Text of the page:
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Woman Testifies She Had No Choice When She Used Men’s Restroom

November 3, 1990

HOUSTON (AP) _ A woman who said she was desperate when she went to the men’s room at a country-western concert was found innocent Friday of illegally using the restroom.

Jurors deliberated for 23 minutes before acquitting Denise Wells of violating a city ordinance that prohibits people from using restrooms intended for members of the opposite sex in a manner calculated to cause a disturbance.

She faced a maximum $200 fine if convicted of the misdemeanor.

Ms. Wells, 33, and her lawyer and sister, Valorie Wells Davenport, laughed and hugged each other when the verdict was read.

″I’m relieved. I’m elated,″ Ms. Wells said. ″The jurors told me, ’You had us all the way.‴

Testimony in the trial, which began Thursday, ended earlier in the day.

Ms. Wells testified that she saw the line outside the women’s room at the July 7 concert by George Strait was so long, ″I felt I was in a situation where I had to be in a restroom. I took the only option I felt was available.″

The legal secretary said she covered her eyes and apologized to men already in the restroom at The Summit. A loud remark she made about leaving the toilet seat up was ″more of a nervous reaction than a cocky remark,″ she said.

Ms. Wells was arrested and removed from the concert, for which she paid $125 to attend.

″I was devastated. I felt I was being harassed for doing something I felt I had no choice but to do. I entered the men’s room to go to the bathroom and that’s all,″ she testified.

Earlier Friday, police officer Steven Andrews said he was not offended by Ms. Wells’ presence in the men’s room.

″It didn’t bother me one way or the other,″ said Andrews, a vice officer for nearly two decades who was involved in Ms. Wells’ arrest.

Ms. Davenport said the state failed to prove she had no permission to enter the men’s room and that she entered with the intent to ″raise a ruckus.″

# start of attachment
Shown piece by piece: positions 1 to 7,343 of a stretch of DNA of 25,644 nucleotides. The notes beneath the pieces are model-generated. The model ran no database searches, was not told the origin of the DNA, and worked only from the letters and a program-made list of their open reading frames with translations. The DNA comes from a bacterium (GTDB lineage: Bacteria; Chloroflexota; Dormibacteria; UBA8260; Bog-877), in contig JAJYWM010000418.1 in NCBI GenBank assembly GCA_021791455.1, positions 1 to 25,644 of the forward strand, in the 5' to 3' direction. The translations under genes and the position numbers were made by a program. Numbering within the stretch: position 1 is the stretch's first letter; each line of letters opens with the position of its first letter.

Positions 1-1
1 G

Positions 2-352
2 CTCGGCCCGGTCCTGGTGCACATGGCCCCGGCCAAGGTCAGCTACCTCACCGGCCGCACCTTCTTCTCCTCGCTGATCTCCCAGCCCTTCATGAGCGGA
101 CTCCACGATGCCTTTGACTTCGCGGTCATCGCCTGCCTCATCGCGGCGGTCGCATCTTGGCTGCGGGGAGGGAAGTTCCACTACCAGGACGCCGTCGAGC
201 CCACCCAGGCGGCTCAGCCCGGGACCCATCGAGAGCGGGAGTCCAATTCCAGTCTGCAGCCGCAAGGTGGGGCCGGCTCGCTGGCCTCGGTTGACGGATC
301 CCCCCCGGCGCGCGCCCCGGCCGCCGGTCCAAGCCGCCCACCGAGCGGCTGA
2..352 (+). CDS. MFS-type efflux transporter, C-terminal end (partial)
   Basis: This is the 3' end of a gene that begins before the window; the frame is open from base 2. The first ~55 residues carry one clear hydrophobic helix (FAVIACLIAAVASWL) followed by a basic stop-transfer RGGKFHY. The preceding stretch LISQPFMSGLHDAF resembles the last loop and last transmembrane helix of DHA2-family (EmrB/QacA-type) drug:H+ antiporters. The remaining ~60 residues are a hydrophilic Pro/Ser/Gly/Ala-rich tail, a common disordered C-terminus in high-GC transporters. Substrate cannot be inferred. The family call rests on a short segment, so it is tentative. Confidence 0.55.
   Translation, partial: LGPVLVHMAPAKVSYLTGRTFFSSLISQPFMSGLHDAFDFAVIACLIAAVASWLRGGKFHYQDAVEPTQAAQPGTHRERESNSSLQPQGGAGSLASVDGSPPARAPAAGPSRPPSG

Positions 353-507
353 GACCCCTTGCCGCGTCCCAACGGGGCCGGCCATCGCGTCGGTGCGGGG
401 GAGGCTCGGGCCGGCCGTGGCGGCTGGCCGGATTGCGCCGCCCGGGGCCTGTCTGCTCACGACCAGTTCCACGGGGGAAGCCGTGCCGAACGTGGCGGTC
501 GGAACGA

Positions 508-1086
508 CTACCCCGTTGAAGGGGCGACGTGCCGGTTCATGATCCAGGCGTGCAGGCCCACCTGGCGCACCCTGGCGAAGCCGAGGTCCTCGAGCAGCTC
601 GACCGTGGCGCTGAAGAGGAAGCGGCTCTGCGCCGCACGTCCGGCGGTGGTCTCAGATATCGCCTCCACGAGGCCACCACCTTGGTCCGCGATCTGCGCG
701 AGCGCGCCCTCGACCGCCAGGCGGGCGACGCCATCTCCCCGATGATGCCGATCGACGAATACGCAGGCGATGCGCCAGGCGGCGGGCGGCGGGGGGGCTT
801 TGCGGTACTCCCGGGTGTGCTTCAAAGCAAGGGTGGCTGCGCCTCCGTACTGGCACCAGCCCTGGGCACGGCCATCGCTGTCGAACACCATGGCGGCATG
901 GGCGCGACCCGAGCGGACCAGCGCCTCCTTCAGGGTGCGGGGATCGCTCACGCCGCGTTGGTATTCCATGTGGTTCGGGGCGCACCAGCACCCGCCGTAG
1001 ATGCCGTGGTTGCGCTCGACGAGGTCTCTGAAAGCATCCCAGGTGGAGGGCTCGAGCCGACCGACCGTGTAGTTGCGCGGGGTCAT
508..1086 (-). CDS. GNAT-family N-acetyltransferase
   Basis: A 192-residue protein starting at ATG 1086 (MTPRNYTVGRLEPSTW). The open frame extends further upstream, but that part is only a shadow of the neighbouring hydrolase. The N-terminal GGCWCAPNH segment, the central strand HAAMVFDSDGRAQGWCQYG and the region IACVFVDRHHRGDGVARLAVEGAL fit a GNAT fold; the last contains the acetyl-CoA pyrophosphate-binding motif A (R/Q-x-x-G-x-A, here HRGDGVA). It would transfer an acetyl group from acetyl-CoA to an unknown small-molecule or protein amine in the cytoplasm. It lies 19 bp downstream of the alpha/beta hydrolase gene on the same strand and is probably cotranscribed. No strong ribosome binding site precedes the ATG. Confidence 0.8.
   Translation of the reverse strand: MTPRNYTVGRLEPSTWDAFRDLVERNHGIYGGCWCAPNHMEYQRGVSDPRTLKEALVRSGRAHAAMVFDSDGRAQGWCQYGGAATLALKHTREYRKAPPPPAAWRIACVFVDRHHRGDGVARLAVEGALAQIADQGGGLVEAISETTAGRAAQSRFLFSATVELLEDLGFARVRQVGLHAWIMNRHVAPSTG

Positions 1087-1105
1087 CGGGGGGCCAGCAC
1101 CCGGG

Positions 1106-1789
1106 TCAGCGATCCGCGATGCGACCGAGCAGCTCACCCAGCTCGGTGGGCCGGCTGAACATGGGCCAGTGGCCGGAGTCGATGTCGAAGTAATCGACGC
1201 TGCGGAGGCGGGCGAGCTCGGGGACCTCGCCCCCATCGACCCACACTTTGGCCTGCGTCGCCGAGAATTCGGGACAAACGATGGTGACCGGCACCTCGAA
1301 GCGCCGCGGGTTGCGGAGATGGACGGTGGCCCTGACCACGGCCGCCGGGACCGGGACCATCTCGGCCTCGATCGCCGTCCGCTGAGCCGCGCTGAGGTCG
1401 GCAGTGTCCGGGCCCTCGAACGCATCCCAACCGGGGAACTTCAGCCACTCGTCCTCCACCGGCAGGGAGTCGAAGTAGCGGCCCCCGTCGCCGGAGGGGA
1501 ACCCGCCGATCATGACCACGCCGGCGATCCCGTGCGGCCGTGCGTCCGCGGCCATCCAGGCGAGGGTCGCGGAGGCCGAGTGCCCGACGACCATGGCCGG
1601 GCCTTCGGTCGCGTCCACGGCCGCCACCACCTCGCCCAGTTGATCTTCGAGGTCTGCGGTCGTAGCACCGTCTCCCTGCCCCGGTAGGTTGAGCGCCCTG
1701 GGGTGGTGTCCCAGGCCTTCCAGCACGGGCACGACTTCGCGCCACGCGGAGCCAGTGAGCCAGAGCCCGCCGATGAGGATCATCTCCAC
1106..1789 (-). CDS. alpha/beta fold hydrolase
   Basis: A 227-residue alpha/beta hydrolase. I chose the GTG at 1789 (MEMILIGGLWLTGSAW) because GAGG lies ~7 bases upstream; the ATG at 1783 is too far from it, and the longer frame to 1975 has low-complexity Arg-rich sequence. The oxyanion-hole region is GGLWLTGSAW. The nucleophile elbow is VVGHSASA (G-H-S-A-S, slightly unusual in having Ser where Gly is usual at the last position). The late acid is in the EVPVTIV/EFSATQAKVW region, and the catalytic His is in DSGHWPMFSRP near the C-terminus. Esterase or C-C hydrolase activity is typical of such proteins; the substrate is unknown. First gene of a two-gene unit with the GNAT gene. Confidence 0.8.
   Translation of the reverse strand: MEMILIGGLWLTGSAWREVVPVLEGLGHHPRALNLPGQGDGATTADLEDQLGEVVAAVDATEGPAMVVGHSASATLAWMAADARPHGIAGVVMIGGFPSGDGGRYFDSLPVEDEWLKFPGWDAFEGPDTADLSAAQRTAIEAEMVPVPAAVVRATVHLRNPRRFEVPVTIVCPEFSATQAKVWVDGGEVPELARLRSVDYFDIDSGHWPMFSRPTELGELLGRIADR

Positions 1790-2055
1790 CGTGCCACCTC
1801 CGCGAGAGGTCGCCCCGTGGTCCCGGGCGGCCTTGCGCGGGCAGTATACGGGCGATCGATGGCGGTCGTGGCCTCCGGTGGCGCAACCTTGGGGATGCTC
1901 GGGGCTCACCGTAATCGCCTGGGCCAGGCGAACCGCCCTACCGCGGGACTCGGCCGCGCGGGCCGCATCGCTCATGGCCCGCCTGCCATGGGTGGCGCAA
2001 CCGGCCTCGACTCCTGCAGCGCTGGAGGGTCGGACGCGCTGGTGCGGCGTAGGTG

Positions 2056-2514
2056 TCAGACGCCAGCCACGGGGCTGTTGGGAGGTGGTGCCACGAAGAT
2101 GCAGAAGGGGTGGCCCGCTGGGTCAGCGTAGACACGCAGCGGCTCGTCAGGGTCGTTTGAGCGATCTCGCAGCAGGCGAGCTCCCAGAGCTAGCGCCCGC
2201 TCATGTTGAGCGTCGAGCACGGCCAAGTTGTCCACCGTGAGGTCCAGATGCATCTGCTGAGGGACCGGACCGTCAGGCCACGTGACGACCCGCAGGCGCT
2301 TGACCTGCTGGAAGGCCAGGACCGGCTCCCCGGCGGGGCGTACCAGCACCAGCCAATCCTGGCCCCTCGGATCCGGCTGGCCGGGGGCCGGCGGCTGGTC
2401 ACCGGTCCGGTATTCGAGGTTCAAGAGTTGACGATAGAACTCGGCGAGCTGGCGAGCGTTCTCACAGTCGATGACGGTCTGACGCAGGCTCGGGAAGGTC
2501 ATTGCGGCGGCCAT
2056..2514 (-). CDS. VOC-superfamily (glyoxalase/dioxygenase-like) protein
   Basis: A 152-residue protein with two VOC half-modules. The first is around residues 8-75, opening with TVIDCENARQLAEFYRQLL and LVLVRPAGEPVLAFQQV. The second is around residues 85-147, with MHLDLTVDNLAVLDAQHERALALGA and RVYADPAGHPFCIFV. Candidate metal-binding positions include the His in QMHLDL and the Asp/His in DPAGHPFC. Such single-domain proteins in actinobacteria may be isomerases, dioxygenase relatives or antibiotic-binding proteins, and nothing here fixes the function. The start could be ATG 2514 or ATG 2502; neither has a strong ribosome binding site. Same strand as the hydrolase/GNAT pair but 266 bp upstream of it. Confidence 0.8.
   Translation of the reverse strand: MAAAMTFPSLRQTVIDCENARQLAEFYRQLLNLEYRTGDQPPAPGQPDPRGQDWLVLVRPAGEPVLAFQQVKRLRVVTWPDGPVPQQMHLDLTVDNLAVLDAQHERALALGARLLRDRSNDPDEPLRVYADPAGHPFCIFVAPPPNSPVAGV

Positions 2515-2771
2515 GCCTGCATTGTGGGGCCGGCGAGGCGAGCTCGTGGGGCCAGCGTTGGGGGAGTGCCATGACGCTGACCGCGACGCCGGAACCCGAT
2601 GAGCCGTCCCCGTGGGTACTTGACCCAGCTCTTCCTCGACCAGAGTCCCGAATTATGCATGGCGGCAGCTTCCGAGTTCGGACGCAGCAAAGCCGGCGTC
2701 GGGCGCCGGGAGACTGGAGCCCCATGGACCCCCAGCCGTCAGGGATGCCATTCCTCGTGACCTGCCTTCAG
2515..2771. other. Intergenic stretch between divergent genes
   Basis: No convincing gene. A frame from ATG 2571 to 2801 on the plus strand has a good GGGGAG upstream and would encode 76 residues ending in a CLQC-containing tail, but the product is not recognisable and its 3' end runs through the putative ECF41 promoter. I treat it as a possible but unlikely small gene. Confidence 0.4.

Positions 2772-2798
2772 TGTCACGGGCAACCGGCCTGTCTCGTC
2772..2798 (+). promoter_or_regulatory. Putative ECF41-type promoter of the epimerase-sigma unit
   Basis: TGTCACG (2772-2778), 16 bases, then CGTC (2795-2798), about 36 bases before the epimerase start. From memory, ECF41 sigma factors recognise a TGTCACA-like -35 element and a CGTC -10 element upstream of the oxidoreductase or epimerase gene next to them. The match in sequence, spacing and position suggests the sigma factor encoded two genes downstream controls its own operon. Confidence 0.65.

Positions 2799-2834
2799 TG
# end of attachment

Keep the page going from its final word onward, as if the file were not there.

Assistant City Attorney Karl Rosette said he didn’t think he needed the Summit management to testify whether Ms. Wells had permission.

Ms. Davenport asked Municipal Court Judge Francelia Totty to declare Ms. Wells innocent, but said she wanted her sister to rebut some of the testimony offered by police.

Two police officers have testified Ms. Wells left the stall in the men’s room and announced: ″There - I left the lid up just like y’all like it.″

The defense’s case focused on the lack of adequate facilities for women at such public places as the Summit.

The case has made Ms. Wells a celebrity of sorts. Her bathroom trip has been the subject of national news coverage and she has made appearances on the talk shows of Johnny Carson, Geraldo Rivera and Joan Rivers.

On Thursday, Officer Daniel B. Ramsey said he was working as a security guard at the Summit when he answered two men’s complaints that women were in the men’s room.

Ramsey testified he removed three women from the men’s room. When he returned, he saw Ms. Wells coming out of a stall.

But unlike Andrews, Ramsey, a vice officer for 18 years, said he was offended by the women’s presence in the men’s restroom.

Under cross-examination, Ramsey said 20 women were in a line stretching into the hallway waiting to enter the women’s room, while the line of people waiting to use the men’s room did not reach past the door.

Ms. Davenport said her sister waited until intermission was over and again tried to use the women’s room, but the line was even longer. Then, in desperation, she followed a couple into the men’s room, while the other woman’s date cleared the way.

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